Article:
For young adults with ADHD, sex can be dangerous. I'm not moralizing here. I do sex therapy. I like helping young people of any sexual or gender orientation understand sex and sexuality, so don't give up on me yet.
Sex is fun only when you treat it responsibly. This is tricky for anyone, but ADHD inhibits your ability to focus on what is most important in a situation and to choose the correct action to take. You should think things through before you act on impulse.
As an ADHD teen or young adult, your goal in approaching sex is to act intentionally. Here are three safe sex guidelines that can help you see danger coming, so you can either step out of the way or get on it:
1. Health. The people who devise government-sponsored programs seem to think that scaring kids with creepy sexually transmitted infection (STI) threats will prevent them from having sex. It never has, and it never will. So, I'll just say that teens and young adults who have sex with several partners raise their chances of coming down with something. If you have multiple partners, and don't get every single one tested before you hook up, it's almost inevitable that you'll get an STI.
Herpes (HSV2) is easy to catch, even if you use a condom, and impossible to really get rid of. Human papillomavirus (HPV) is easier to acquire, so girls should get a Gardasil shot before becoming sexually active to reduce the risk of cervical cancer. The shot is also recommended for boys now, so that they don't pass HPV around. However, the vaccine won't keep you safe from all strains. You can carry certain STIs with no sign of symptoms, so don't wait until things aren't feeling right to be tested. Remember, random hook-ups are more fun than their consequences. Think it through.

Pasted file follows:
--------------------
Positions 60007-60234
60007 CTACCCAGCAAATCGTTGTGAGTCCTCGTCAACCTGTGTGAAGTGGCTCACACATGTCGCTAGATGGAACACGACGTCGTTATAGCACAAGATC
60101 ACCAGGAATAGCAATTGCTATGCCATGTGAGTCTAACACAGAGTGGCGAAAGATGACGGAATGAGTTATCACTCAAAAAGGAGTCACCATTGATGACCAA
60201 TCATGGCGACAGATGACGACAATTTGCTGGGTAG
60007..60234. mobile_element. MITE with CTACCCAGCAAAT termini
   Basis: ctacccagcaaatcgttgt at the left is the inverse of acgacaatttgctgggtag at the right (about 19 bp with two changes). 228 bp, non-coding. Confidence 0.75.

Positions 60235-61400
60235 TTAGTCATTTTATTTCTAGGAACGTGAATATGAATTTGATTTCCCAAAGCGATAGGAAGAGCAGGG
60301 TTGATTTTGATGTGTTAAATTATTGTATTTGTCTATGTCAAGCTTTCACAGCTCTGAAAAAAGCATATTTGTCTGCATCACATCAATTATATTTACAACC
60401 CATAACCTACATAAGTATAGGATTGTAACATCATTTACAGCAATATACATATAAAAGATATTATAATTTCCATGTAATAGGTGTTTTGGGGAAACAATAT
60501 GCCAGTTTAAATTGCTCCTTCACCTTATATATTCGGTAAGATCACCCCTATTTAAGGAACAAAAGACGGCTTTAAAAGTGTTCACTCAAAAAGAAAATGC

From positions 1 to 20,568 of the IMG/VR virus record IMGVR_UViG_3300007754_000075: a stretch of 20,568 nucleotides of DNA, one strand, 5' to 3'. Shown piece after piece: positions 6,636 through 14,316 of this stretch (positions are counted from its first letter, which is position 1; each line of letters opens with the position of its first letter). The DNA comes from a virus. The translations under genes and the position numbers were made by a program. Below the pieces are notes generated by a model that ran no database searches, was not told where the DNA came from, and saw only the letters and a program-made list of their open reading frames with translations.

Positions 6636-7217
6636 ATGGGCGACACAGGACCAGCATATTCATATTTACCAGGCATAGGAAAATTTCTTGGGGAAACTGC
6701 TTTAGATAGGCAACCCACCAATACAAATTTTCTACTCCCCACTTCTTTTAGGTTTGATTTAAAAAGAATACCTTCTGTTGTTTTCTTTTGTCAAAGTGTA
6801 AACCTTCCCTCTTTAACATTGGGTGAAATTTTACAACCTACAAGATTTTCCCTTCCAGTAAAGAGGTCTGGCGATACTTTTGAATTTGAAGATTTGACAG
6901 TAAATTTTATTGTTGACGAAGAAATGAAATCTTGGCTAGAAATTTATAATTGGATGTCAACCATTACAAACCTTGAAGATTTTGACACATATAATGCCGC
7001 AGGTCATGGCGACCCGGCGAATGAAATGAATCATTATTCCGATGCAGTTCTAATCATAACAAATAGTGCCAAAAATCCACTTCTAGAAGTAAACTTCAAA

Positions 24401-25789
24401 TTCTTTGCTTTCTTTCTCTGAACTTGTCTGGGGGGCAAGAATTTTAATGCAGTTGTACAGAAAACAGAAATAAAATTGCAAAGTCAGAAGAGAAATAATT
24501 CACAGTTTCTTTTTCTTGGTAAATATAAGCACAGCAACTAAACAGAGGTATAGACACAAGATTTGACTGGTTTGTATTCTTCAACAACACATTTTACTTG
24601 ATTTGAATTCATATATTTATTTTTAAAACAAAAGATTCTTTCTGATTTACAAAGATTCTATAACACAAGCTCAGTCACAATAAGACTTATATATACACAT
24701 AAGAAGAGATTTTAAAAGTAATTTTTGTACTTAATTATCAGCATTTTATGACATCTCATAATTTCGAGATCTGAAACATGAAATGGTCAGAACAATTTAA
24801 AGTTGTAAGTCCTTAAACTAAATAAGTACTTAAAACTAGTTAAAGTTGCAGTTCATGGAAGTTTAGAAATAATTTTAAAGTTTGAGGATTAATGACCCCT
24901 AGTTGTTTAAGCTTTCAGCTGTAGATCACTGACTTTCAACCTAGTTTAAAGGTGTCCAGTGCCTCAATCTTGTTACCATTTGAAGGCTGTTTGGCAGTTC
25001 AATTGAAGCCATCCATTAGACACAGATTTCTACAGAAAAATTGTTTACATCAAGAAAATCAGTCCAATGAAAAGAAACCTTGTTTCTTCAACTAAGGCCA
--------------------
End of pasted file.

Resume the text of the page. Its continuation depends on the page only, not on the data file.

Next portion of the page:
2. Emotions. People with ADHD have a tough time with emotional intimacy. Sex, for them, is more an awesome adventure than a way to express sentiment or make a spiritual connection. That goes for girls and guys, though they express it differently.
What seems exciting at 20 may be remembered differently at 25, when you look back on your years of sexual exploration with self-judgment and disappointment. I see some young people in their mid-20s as traumatized by their own early sexual conduct as are those who have been assaulted or molested.
A good rule of thumb is to decide up front whether you will look back on what you're about to do with pride or regret. Sexual impulses are normal, and sometimes it's OK to act on them. Other times, it isn't wise to do so. Though ADHD makes those decisions tougher, your job is to figure out the difference and act accordingly.
3. Ethics. Instructions for ethical sexual conduct would fill a book, which, by the way, I am writing this year. Though everyone should be honest in sexual expression, people with ADHD must be especially mindful to treat themselves and their partners with moral and psychological integrity. At the top of the list of considerations is reproduction. It's never ethical to produce children you can't care for or don't want, so if you're straight, master contraception.
Teen girls can get the Depo-Provera shot or the Nexplanon implant, or use NuvaRing, rather than have to remember to take a pill every day. Boys shouldn't trust anyone's contraception but their own. Resist the impulse to toss the condoms unless you're in an exclusive relationship and you have verified your partner's contraception status. Everyone of every orientation and identity should be honest about their intentions with themselves and their partner. Is this a hook-up or something more intense? Are you capable of an exclusive relationship right now? Are you having sex with other people?
These guidelines aren't intended to limit your options for sexual expression. If you practice them correctly, they won't. I know many sexually active teens and young adults, with and without ADHD, who have thought through sex, are doing what they mean to do, and are pretty satisfied with the outcome.